This category contains 3 posts

DESIGNING IDENTITIES. Reshaping the Balkans in the First Two Centuries: the Case of Serbia

Published in: Journal of Design History, Vol. 20, No. 2, 2007. The Beginnings An unsuspecting observer of the many political rallies during the crises of the 1990s in former Yugoslavia would have been perplexed at the mixture of iconographies: communist banners featuring the hammer and sickle, old Serbian standards with real or invented royalist insignia, … Continue reading

MEMORIES OF A TIME FORGOTTTEN: the Perennial Nation and Other Myths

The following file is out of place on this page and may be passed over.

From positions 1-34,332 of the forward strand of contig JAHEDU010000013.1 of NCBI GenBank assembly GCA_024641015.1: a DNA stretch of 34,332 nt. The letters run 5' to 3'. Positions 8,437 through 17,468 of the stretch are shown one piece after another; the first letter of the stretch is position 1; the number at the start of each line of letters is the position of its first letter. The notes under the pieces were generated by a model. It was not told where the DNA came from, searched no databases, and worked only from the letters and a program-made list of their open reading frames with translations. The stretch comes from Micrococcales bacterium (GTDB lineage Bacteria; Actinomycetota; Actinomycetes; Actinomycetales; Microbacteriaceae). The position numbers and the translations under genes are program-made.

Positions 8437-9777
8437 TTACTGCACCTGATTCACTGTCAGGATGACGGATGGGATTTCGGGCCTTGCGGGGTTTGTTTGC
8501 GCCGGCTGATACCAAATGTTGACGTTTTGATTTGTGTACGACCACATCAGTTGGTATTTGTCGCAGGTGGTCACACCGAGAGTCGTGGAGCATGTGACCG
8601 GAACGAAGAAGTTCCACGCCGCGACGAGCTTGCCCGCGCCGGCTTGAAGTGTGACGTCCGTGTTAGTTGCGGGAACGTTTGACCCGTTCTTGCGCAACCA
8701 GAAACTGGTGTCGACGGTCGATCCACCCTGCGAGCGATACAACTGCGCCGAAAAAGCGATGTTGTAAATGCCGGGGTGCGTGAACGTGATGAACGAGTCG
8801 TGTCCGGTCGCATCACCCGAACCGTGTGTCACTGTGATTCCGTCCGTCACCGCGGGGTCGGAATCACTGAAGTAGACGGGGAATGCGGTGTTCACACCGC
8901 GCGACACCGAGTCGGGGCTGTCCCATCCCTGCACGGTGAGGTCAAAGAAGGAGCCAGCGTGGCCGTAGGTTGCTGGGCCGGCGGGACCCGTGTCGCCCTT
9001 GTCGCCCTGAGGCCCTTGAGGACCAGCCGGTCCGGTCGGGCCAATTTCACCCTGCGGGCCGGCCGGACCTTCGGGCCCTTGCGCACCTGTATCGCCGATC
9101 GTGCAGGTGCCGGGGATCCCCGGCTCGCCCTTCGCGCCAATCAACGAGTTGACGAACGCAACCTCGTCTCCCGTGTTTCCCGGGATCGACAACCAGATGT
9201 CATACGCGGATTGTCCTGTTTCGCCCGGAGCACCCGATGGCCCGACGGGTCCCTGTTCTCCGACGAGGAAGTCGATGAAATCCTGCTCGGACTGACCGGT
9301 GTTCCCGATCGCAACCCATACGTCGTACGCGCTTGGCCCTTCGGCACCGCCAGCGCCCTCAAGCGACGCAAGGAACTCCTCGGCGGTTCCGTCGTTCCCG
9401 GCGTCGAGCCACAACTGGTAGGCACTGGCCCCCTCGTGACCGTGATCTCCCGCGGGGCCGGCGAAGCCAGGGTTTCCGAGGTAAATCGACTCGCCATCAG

Full version published in: Nations and Nationalism, 17/2 (2011), 443-464 Introduction In writing about the Balkans, it is common practice to accept contemporary ethnic/national designators as historical fact. Almost without exception, medieval Catholic and Orthodox Slavs on territories that are within today‚Äôs national borders of Croatia and Serbia are designated as Croats and Serbs. Such … Continue reading

Svetosavlje Embodied: the Church of St. Sava in Belgrade

The Church of St. Sava in Belgrade sums up the national discourse in Serbia over an entire century: since its inception in the late nineteenth century this monument to the most venerated Serbian saint has been intermittently under construction; seven decades after the foundations were laid it is still not nearing completion.1 The church is … Continue reading